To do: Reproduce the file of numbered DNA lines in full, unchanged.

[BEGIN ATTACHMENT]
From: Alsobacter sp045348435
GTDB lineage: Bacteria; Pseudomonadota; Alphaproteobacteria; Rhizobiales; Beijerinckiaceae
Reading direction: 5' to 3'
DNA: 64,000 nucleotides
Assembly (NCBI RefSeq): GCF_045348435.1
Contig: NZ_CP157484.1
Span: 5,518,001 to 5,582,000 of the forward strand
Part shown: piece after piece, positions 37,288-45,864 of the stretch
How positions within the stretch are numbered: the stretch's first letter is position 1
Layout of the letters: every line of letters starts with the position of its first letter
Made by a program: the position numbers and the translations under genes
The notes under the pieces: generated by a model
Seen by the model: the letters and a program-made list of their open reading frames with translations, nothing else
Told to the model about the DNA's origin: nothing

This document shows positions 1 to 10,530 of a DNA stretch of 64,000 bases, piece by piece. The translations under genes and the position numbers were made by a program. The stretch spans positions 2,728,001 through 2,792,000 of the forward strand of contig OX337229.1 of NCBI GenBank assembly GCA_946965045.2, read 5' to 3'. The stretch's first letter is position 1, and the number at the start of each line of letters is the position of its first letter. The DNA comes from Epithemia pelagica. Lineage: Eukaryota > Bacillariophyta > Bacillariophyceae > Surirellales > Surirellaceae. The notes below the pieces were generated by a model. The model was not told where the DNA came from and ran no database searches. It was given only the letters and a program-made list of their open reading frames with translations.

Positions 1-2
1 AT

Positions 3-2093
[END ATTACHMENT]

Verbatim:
From: Alsobacter sp045348435
GTDB lineage: Bacteria; Pseudomonadota; Alphaproteobacteria; Rhizobiales; Beijerinckiaceae
Reading direction: 5' to 3'
DNA: 64,000 nucleotides
Assembly (NCBI RefSeq): GCF_045348435.1
Contig: NZ_CP157484.1
Span: 5,518,001 to 5,582,000 of the forward strand
Part shown: piece after piece, positions 37,288-45,864 of the stretch
How positions within the stretch are numbered: the stretch's first letter is position 1
Layout of the letters: every line of letters starts with the position of its first letter
Made by a program: the position numbers and the translations under genes
The notes under the pieces: generated by a model
Seen by the model: the letters and a program-made list of their open reading frames with translations, nothing else
Told to the model about the DNA's origin: nothing

This document shows positions 1 to 10,530 of a DNA stretch of 64,000 bases, piece by piece. The translations under genes and the position numbers were made by a program. The stretch spans positions 2,728,001 through 2,792,000 of the forward strand of contig OX337229.1 of NCBI GenBank assembly GCA_946965045.2, read 5' to 3'. The stretch's first letter is position 1, and the number at the start of each line of letters is the position of its first letter. The DNA comes from Epithemia pelagica. Lineage: Eukaryota > Bacillariophyta > Bacillariophyceae > Surirellales > Surirellaceae. The notes below the pieces were generated by a model. The model was not told where the DNA came from and ran no database searches. It was given only the letters and a program-made list of their open reading frames with translations.

Positions 1-2
1 AT

Positions 3-2093